Cul-De-Sac is similar to Polanski’s first feature, Knife in the Water, in that it’s an offbeat character study of a couple whose relationship is put under stress by the intrusion of a strange man. The stakes are upped, however, by the fact that the intrusive man is accompanied at first by his brother, while the hostage scenarios is interrupted by the visit of a number of acquaintances of the couple. In short, there are more variables in the dramatic equation, allowing Polanski a broader social scope for his satire. Another similarity with Knife in the Water is the setting, with water all around and grassland ashore, although in this case the key location is an island rather than a boat. Perhaps Polanski has a thing for waterside grasslands, because I seem to recall similar terrain in The Ghost Writer (2010) as well, although in that one the situation is reversed: a troubled couple disrupt the life of an isolated man.
The set-up is that two gangsters have botched a job (I don’t think we ever learn what the job was) and have both been shot, one of them badly. They have fled to Holy Island off the Northumbrian coast, and there they invade a castle inhabited by a retired English businessman (Donald Pleasance) and his young French wife (Francoise Dorleac). Right away we learn that the wife is having a dalliance with the neighbors’ son, and for that matter we learn that the least-injured gangster, Richard, is a bit of a dunce. The husband is an ineffectual wimp who is treated with open contempt by his wife. At first the invasion of the gangster only heightens the tensions between the couple, but gradually the relationship between the couple and Richard get extremely complicated.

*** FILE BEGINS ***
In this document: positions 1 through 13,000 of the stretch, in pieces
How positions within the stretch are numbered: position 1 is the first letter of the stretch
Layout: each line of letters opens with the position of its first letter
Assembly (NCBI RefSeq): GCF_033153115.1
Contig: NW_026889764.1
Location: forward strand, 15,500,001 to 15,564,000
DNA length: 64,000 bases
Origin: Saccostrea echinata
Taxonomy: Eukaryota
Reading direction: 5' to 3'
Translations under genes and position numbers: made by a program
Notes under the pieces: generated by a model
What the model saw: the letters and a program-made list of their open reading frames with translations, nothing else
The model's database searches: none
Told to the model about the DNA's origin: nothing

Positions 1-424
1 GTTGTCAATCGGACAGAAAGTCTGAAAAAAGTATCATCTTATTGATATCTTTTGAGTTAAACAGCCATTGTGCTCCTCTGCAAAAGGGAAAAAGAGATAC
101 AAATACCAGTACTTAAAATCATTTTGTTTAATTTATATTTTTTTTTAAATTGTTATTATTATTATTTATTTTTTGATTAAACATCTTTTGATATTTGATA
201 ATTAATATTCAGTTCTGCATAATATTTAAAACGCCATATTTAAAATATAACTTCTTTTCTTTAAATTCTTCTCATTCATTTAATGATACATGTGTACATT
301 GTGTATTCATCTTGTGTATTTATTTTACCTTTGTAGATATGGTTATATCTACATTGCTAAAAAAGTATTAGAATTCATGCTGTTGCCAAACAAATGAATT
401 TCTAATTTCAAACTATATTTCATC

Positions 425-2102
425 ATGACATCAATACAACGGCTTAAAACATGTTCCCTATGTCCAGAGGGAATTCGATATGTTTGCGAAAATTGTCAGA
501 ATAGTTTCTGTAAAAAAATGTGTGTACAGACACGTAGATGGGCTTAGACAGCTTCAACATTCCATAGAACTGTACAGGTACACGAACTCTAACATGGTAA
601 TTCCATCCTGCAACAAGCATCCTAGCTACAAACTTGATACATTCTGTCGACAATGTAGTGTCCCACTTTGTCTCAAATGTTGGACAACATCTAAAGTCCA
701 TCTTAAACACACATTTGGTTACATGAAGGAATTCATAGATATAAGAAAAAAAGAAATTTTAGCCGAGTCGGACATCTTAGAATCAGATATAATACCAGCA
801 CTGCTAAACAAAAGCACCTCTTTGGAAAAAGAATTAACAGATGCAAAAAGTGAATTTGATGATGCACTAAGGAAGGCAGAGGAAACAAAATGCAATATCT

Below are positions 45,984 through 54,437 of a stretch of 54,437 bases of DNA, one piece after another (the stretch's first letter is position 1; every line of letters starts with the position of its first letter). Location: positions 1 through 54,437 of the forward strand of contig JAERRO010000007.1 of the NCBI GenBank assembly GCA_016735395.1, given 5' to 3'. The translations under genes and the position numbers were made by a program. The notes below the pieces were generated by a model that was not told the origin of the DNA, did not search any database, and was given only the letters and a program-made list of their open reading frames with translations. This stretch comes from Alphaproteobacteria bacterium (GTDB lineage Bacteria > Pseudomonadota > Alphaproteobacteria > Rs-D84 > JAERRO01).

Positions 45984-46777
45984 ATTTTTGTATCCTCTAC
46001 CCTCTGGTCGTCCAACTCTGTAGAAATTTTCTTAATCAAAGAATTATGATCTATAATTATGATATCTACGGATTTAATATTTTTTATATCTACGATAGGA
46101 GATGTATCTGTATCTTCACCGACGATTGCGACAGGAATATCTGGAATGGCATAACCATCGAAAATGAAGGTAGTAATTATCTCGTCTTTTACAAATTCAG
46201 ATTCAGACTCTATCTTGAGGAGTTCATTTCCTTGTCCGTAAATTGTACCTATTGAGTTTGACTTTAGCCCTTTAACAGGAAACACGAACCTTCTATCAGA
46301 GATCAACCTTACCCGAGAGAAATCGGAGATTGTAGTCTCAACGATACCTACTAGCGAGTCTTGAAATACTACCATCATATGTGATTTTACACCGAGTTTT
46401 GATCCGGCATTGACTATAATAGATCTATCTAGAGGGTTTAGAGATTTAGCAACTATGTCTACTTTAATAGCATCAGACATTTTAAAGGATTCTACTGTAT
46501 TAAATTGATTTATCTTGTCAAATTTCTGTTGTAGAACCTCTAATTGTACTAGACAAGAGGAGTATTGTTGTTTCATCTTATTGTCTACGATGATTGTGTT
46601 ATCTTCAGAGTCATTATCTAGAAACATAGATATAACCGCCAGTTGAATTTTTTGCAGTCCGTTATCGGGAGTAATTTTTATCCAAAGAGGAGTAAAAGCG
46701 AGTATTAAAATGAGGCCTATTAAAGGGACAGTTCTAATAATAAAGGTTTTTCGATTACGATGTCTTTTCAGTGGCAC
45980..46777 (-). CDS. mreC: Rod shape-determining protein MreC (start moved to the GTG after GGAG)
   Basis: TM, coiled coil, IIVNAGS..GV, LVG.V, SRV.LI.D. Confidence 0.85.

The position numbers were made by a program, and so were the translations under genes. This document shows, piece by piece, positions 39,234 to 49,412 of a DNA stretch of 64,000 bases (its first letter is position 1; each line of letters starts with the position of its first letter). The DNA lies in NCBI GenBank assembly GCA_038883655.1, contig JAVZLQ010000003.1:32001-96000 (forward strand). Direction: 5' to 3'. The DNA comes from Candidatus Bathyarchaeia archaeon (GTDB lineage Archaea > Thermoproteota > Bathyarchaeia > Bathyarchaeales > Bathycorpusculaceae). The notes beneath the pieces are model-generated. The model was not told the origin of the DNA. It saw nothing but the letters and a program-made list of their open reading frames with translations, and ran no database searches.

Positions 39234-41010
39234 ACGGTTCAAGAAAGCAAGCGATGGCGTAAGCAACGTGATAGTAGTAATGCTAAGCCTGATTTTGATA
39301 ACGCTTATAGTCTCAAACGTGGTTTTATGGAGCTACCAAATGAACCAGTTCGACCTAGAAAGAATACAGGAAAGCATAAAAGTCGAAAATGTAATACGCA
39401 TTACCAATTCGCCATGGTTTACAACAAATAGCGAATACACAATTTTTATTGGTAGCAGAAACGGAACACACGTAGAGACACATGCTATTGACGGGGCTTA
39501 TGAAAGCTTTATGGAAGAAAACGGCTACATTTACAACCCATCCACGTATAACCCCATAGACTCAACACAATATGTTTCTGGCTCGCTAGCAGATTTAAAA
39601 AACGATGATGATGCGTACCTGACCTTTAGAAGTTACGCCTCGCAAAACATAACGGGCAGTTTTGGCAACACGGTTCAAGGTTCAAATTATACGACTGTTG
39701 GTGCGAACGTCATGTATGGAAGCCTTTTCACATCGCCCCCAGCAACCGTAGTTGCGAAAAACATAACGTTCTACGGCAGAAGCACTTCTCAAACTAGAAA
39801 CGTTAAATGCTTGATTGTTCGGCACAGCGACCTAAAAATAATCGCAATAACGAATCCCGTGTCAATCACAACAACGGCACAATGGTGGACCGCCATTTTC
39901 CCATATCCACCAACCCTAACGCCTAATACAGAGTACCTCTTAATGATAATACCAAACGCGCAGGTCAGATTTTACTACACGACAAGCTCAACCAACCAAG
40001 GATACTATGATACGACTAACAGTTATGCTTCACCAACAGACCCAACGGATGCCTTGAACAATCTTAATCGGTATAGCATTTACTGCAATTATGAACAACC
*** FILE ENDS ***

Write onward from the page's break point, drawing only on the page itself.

Polanski specializes in unpleasant characters, and none of these people ever really gains our sympathy, although they may rise and fall in our estimation. My four word précis on this film is: unpleasant people acting weirdly. As always, Polanski’s visual compositions are amazing, creating a profound sense of isolation and alienation. He keeps us off-balance with the unusual way he works out the scenario, playing against genre and turning a thriller situation into something like a deranged comedy of manners. Allegiances shift and dissolve and mutate, and that’s interesting for a while. On a first take, however, it got less interesting as the situation descends into climactic chaos and spins apart. On the other hand, the one word punchline delivered by the husband in the final shot seemed almost Rosebud-level poignant. By that time I’d lost patience with the monkeying around and gyrations of the characters, but maybe the structure would work better for me on a second exposure.
I got a little hint of Buñuel at times, both in the black and white photography and in the sense of black social satire mutating into non sequitur symbolism. Lots of chickens and eggs, I’ve gotta say. Waiting for Godot to hatch.
[Screencaps taken from Strade Perduta.]